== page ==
Fourteen-year-old Amy El-Keria was found hanged in her room at the group’s private psychiatric hospital Ticehurst House, East Sussex, in 2012.
An investigation by the Health and Safety Executive (HSE), which began after an inquest in 2016, found the Priory had failed to identify or implement control measures that would have better managed ligature risks.
The private healthcare provider was fined £300,000 yesterday at Lewes Crown Court and ordered to pay costs of £65,801 after it pleaded guilty to breaching s 3(1) of the Health and Safety at Work Act in January.
The charity Inquest, which has provided support for Amy’s family, said the ruling is a “historic moment in terms of accountability following deaths of children in private mental health settings”.
Amy was deemed at high risk of self-harm and suicide when she was admitted to Ticehurt’s specialist child and mental health high dependency unit on 24 August 2012.
On 12 November Amy was found with a scarf tied around her neck in her bedroom. She was taken to Conquest Hospital in Hastings but died the next day.
The 2016 inquest jury found the Priory had failed to meet Amy’s care needs or to manage the risks she faced properly.
It concluded that staffing levels were inadequate, and that workers had not called an ambulance or administered cardiopulmonary resuscitation (CPR) quickly enough.
Staff lacked knowledge of or training in basic policies on all key areas of day to day care and risk planning, it found.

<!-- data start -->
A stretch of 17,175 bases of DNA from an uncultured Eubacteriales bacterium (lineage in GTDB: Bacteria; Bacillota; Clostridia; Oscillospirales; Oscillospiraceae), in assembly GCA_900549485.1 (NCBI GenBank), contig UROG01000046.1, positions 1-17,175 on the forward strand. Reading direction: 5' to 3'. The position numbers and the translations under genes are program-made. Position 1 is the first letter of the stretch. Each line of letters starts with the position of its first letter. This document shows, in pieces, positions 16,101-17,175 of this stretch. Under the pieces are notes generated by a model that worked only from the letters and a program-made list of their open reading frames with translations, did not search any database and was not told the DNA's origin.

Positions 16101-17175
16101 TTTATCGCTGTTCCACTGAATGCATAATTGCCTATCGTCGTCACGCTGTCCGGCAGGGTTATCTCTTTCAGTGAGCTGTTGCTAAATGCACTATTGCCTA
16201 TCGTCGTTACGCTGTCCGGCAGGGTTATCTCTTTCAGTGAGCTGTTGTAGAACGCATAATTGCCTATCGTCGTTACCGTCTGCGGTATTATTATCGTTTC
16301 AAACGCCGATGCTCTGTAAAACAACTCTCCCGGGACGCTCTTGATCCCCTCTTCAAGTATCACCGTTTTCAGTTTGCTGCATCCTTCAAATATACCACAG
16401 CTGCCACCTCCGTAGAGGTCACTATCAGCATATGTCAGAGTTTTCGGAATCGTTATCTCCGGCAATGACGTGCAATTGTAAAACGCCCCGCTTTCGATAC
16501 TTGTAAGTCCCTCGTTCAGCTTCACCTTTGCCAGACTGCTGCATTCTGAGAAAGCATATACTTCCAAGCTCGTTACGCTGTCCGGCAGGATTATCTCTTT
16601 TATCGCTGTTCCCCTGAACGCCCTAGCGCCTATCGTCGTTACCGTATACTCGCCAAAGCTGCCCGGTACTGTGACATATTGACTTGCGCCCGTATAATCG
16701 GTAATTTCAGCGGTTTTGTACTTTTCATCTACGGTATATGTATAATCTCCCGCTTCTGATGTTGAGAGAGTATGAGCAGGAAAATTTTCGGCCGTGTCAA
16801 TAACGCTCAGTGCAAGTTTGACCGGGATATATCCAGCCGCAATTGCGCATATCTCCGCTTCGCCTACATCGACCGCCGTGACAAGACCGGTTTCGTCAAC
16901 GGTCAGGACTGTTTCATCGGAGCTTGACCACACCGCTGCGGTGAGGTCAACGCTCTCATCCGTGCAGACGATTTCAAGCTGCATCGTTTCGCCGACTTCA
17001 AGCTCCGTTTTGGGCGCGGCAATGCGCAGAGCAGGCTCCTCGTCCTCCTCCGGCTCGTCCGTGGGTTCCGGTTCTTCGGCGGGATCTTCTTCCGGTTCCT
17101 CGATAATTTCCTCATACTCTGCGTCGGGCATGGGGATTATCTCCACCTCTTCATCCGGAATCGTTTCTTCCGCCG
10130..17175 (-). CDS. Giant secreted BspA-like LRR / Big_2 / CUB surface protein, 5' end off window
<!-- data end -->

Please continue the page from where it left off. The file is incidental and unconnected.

The HSE’s investigation revealed the Priory had not risk-assessed the presence of ligature points and ligatures, failed to determine the correct fixtures and fittings for units where patients were at high risk of self-harm and suicide, and failed to ensure its staff were trained and their work practices monitored with respect to life support techniques.
When setting the level of fine, Mr Justice Dingemans said he considered the Priory’s “good” health and safety record, guilty plea and steps made to improve the service.
The London-based company had a turnover of almost £134m in 2017 and is therefore classed as a “very large” organisation under the safety and health sentencing guidelines.
After the hearing Victoria McNally, senior caseworker at Inquest, said: “The marketisation of our mental health system enables the Priory to put profit over the safety of children in its care. The lack of any independent system of investigation, allowing the Priory to investigate their own actions, has meant it took six and a half years for their criminally unsafe practices to be exposed.
“If we are serious about child safety and welfare, such a blatant lack of oversight and scrutiny cannot continue. The grave concerns for safety raised by Amy's and other children’s deaths must lead to an immediate intervention by the government and an urgent review of the Priory's fitness to deliver national CAMHS [child and adolescent mental health services] hospital services.
“The mental health minister has agreed to meet with Amy's family and Inquest. These concerns will be matters for urgent discussion during that meeting.”
HSE inspector Michelle Canning added: “This is a heart-breaking case. Our detailed investigation uncovered a number of failures. Our thoughts remain with Amy’s family and we are so very sorry for their loss.”